New features make Apple Watch a one-stop-shop for cyclists

Apple Watch power meter integration cycling
Image: Apple.
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Earlier this year, Apple added a bunch of great new cycling tracking features to the Apple Watch, making it easier than ever for you to jump on your bike and keep track of your effort. One of the biggest features added with WatchOS 10 was the ability to pair a power meter to get more accurate cycling metrics.

It’s one of several big additions for cyclists, who now might consider moving away from the workout-tracking Strava app or other bike computers. In addition to pairing a power meter, you can also view cycling workouts on your phone screen and connect more bike accessories to your Apple Watch.

Those new to cycling might be wondering: what is a power meter? Also, with so many different ways to track your bike rides, what’s the best option? Between Apple Watch Cycling Workouts, Strava, and bike computers, there’s a lot to consider.

What is a cycling power meter?

A power meter is a device that measures how many watts of power you’re putting into your pedal strokes. This is key for athletes to measure their power, track how they’re improving, and see what differences certain things make to their ride.

They also help athletes with zone training, a training method that gets you to move between zones in certain intervals to increase stamina. For everyone else, it’s a bit of overkill, but that doesn’t mean it’s not fun.

There are different ways to attach power meters to your bike: the right way for you will depend on a lot of factors. If you use clip-in pedals (usually known as clipless pedals), you might be able to get power meter pedals for your bike, which are the easiest to install on most bikes. If you have a bike with electric shifting (like Shimano Di2 or SRAM Rival AXS), there’s a spindle-type of power meter. There are also spider-based and crank-based power meters, which are a bit fiddlier to install.

Power meters are not cheap. If you already have a bike with electric shifting, you might get away with “just” spending $400 for a power meter, but other forms generally start at $800. From there, the sky is the limit. Some of the big brands include SRAM, Shimano and Wahoo Fitness.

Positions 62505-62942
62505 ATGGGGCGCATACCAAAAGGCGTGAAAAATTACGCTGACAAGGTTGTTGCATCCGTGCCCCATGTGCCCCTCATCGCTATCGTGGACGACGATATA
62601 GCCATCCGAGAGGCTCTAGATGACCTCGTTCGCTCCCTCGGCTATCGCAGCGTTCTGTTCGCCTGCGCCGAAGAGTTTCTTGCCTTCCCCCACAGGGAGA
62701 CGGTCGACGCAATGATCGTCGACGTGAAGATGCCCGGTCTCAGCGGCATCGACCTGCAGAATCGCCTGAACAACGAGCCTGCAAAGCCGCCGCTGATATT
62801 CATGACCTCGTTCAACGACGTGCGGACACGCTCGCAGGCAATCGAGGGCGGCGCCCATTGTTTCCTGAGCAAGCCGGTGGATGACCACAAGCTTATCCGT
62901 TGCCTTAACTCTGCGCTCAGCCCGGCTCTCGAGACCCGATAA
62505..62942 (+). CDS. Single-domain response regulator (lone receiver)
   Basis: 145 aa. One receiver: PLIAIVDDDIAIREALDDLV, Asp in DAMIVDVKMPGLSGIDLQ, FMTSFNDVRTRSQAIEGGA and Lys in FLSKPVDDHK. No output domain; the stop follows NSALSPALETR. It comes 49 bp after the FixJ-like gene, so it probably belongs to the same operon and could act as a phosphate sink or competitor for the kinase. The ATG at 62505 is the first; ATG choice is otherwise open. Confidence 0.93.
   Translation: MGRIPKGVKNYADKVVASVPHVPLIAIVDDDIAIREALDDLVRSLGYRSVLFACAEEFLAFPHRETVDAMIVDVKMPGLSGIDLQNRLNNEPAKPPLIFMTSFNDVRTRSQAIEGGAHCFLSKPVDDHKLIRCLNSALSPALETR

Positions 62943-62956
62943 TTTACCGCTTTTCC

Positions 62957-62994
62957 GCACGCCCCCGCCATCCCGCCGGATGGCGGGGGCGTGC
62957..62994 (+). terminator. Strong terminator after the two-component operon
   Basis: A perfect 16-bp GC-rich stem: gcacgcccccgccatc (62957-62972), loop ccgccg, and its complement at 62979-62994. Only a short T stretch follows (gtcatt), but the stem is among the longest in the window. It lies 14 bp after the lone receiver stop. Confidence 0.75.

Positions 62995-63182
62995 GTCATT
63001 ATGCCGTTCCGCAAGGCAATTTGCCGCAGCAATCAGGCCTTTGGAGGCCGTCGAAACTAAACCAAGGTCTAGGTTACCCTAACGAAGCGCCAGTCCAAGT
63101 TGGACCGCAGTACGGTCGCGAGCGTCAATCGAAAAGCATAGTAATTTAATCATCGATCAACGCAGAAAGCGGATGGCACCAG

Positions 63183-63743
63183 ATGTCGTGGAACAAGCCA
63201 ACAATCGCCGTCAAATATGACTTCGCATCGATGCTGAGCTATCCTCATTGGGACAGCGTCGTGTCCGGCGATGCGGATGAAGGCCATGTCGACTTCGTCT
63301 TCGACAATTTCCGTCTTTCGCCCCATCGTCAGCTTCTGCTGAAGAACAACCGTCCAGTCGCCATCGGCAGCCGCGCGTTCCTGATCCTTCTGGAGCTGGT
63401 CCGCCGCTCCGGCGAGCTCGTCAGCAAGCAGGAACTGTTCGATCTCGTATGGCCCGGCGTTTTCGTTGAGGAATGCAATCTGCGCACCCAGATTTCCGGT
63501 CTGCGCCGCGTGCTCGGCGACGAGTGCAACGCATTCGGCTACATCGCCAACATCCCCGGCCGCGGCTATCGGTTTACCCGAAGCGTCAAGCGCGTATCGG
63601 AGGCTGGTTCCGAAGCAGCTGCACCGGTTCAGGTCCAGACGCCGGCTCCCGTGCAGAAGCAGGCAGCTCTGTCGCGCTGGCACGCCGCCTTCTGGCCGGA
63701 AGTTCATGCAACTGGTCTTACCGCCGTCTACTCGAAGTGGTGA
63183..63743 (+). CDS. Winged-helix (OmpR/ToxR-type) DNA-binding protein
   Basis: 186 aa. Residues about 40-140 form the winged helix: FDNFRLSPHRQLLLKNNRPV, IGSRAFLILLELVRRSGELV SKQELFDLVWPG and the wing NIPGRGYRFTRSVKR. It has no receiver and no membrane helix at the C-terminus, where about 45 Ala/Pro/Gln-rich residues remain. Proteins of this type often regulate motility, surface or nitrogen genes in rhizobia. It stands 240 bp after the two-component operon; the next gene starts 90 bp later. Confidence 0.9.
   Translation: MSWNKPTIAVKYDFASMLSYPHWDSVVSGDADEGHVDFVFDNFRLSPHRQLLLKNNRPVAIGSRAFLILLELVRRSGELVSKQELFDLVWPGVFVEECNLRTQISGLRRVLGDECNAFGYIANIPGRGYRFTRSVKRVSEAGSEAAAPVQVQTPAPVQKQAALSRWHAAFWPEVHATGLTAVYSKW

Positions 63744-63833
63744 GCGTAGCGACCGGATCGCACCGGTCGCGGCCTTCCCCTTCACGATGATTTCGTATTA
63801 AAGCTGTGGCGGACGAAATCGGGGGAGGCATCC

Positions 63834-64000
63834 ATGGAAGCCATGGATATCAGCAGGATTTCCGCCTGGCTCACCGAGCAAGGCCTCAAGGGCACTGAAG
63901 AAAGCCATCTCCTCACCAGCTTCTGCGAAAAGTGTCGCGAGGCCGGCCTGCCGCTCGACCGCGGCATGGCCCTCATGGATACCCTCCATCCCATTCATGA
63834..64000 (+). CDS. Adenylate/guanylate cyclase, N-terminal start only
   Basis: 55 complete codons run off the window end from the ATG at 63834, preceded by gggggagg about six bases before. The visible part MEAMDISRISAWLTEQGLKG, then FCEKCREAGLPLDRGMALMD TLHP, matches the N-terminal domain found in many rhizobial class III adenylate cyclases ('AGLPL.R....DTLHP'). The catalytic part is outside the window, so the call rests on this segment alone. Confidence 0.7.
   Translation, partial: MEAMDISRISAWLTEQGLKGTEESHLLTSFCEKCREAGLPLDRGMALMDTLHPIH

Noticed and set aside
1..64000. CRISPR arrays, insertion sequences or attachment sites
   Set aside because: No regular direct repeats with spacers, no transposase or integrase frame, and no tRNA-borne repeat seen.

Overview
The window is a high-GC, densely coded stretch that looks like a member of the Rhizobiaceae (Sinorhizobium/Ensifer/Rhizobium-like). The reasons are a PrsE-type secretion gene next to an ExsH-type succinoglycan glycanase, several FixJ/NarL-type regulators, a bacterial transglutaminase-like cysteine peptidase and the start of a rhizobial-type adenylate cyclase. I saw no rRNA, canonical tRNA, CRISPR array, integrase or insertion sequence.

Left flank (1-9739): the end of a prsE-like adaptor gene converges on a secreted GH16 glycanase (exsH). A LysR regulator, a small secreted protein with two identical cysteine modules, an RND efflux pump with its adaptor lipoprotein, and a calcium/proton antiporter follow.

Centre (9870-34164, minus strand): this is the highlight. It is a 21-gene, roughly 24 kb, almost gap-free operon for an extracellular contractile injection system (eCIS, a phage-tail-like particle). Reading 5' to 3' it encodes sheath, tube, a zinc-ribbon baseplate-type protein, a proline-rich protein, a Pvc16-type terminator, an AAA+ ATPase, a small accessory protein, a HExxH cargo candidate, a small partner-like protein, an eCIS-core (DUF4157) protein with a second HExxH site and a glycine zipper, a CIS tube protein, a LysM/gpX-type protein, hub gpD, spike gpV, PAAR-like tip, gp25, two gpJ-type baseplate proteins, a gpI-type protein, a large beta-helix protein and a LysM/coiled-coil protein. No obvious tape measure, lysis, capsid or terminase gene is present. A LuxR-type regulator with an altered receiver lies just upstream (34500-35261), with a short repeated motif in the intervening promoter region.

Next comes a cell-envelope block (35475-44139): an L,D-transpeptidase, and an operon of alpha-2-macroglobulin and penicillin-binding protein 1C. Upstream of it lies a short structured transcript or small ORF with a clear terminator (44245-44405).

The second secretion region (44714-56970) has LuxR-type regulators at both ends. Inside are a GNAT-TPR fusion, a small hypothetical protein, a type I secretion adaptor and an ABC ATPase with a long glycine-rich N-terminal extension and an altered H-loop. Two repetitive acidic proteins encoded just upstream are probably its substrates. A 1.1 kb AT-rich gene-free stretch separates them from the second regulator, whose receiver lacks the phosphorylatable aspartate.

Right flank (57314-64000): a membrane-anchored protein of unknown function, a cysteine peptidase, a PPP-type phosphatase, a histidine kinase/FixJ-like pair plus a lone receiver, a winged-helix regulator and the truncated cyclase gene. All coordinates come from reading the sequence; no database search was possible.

What else does WatchOS 10 have for cyclists?

Lots of things! You can also pair a cadence sensor with your watch now, which is generally a much more affordable way to estimate your effort and train to aim for a certain cadence. They start around $80-ish. For most, sticking between 70-100rpm is the aim, but your goal will vary depending on the type of riding you’re doing, and what level you’re at.

Before I eventually caved and upgraded my SRAM Rival AXS-enabled bike with a power meter, I mostly focused on heart rate zones, which I still think is the gold standard for most athletes (and probably also me, were I not so hopelessly addicted to metrics). The heart rate zone screen, which you can see on your phone during a workout, shows you how hard you’re working.

WatchOS 10 cycling
WatchOS 10 adds a lot more cycling features for Apple Watch owners. Image: Apple.

When I’m training for longer distance rides, I try to keep my effort primarily between zones 3-4, and zones 4-5 for sprints. This is a good way to tell if you have your gears up too high (legs struggling but your cardio feels fine) or low (legs feel no pain but your heart is about to explode). It also is a better way to make sure you’re training to your ability that day – yesterday’s legs are not today’s legs, but if you’re going as hard as your heart will let you, then you’re still doing your best.

Do you still need Strava or a bike computer?